Embed This Data
- GDP (PPP):
- $2.7 trillion
- 2.2% growth
- 2.1% 5-year compound annual growth
- $41,159 per capita
- Inflation (CPI):
- FDI Inflow:
The United Kingdom has demonstrated good economic resilience with effective rule of law, an open trading environment, and a well-developed financial sector. A labor market that is relatively liberal by European standards has complemented one of the world’s most efficient business and investment environments.
Fiscal consolidation has progressed through spending cuts that have reduced the fiscal deficit to a more manageable though still high level. The U.K. continues to benefit from strong institutional assets such as an independent judiciary and stable currency, and the services sector accounts for 75 percent of the nation’s GDP.
Following the market reforms instituted by Prime Minister Margaret Thatcher in the 1980s, Britain experienced steady economic growth throughout the 1990s and is now the world’s fifth-largest economy. Government spending grew significantly under successive Labour governments in the early 2000s but has moderated under Conservative governments since 2010. In June 2016, the U.K. voted in a popular referendum to leave the European Union. The exit vote resulted in the resignation of Prime Minister David Cameron, who was replaced by Theresa May. The overall policy direction of the May government, which has argued for an industrial policy, remains to be seen, but negotiating “Brexit” will undoubtedly be a top priority.
Private property rights and contracts are very secure, and the court system is efficient and independent. Protection of intellectual property rights is effective. The rule of law is well established, and the World Economic Forum’s 2015–2016 Global Competitiveness Report ranked the U.K. sixth in the world for efficiency of dispute resolution through its legal framework. Isolated instances of bribery and corruption occur but are prosecuted vigorously.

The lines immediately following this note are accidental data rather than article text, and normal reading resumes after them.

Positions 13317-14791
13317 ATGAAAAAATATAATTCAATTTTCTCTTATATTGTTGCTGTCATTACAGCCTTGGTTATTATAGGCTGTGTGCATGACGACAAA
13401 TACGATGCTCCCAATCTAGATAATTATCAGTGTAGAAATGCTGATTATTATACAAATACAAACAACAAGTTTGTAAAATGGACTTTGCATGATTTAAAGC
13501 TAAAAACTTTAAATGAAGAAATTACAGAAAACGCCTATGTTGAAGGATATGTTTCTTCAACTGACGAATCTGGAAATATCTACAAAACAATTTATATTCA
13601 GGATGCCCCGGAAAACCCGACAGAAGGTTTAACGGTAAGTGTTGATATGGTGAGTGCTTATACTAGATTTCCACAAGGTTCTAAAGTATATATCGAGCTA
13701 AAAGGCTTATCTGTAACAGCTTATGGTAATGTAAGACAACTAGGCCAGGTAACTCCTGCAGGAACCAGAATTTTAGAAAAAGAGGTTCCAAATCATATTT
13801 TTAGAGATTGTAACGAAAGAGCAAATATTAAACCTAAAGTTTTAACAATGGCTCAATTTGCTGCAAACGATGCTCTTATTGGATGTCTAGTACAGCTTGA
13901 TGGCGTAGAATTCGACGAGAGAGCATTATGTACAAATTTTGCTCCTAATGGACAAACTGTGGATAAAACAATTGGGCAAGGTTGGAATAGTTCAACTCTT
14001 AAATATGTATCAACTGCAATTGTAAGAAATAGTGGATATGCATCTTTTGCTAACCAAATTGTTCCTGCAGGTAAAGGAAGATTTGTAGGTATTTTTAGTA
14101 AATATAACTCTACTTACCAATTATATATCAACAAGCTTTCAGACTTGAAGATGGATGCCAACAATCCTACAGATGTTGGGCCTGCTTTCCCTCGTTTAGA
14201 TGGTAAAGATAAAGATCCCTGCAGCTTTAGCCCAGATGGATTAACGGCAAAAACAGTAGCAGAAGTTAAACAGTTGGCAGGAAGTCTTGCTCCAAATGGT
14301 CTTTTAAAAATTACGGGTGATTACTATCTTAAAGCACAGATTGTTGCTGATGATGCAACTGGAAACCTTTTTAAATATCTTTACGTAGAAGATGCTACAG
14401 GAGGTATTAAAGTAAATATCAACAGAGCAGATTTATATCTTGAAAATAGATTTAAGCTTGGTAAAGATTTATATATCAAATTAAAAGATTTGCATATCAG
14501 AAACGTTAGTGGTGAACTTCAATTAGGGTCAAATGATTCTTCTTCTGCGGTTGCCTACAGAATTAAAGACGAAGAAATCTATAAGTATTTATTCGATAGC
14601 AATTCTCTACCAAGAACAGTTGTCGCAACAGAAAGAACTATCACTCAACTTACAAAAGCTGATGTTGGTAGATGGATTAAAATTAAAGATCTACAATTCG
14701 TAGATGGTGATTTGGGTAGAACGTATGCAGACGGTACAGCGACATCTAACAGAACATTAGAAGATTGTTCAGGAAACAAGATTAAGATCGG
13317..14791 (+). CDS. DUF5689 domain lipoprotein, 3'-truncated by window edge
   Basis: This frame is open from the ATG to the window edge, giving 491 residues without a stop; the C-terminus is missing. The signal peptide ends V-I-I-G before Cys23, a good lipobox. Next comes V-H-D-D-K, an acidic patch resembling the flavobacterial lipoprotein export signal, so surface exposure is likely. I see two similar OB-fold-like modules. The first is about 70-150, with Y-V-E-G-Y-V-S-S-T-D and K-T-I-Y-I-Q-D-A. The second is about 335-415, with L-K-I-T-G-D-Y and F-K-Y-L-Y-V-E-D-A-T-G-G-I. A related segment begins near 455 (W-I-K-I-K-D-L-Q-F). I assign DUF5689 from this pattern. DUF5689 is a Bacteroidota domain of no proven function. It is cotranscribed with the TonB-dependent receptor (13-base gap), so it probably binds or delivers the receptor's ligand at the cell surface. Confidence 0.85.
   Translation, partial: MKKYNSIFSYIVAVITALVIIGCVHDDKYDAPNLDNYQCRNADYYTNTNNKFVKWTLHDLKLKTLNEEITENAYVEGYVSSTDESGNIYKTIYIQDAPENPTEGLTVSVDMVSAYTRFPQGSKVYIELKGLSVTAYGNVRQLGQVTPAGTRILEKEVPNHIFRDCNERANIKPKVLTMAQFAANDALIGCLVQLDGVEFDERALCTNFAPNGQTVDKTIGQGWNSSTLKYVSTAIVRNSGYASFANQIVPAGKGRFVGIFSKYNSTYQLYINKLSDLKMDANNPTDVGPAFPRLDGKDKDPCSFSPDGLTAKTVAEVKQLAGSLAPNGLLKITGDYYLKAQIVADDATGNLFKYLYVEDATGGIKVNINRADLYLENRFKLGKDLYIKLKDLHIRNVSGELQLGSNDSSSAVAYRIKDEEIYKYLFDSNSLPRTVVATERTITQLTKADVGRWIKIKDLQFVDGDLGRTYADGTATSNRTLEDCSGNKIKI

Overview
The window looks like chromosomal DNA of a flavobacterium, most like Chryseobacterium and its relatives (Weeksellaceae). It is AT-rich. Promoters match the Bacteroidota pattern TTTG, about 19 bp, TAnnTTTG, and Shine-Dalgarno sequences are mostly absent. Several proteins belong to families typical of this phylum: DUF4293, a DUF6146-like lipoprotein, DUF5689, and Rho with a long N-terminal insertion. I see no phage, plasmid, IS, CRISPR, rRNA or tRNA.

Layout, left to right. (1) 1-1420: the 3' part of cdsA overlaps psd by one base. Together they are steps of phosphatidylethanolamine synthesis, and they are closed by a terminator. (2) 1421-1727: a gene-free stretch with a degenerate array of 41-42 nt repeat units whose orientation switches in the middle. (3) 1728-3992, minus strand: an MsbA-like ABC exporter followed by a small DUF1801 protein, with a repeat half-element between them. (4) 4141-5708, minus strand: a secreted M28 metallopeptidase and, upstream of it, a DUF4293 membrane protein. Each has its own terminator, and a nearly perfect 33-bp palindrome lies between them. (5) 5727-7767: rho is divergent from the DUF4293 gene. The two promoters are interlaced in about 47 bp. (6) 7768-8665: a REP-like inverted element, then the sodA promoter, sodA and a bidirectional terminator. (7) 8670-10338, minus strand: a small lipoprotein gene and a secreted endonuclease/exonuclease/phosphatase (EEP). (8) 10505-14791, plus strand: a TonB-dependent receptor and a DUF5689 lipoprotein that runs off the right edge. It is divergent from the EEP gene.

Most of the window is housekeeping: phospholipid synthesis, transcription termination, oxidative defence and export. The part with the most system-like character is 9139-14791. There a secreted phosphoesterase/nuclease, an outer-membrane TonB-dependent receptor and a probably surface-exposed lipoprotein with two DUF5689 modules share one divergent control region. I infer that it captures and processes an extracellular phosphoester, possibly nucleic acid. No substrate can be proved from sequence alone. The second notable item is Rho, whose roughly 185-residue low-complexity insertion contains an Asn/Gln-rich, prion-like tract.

The top personal income tax rate is 45 percent. The top corporate tax rate has been reduced to 20 percent. Other taxes include a value-added tax and an environment tax. The overall tax burden equals 32.6 percent of total domestic income. Government spending has amounted to 44 percent of total output (GDP) over the past three years, and budget deficits have averaged 5.2 percent of GDP. Public debt is equivalent to 89.3 percent of GDP.
The regulatory environment is efficient and transparent. Starting a business takes less than a week. Bankruptcy proceedings are straightforward, and the labor market is relatively efficient. The U.K. has few price controls, but it does regulate rates for most utilities and partly controls the price of prescription drugs. In late 2015, the government cut subsidies for renewable wind energy.
Trade is important to the United Kingdom’s economy; the value of exports and imports taken together equals 57 percent of GDP. The average applied tariff rate is 1.5 percent, and the economy is very open to foreign investment. The financial sector continues be one of most competitive in the world, but the state still holds ownership in some banks.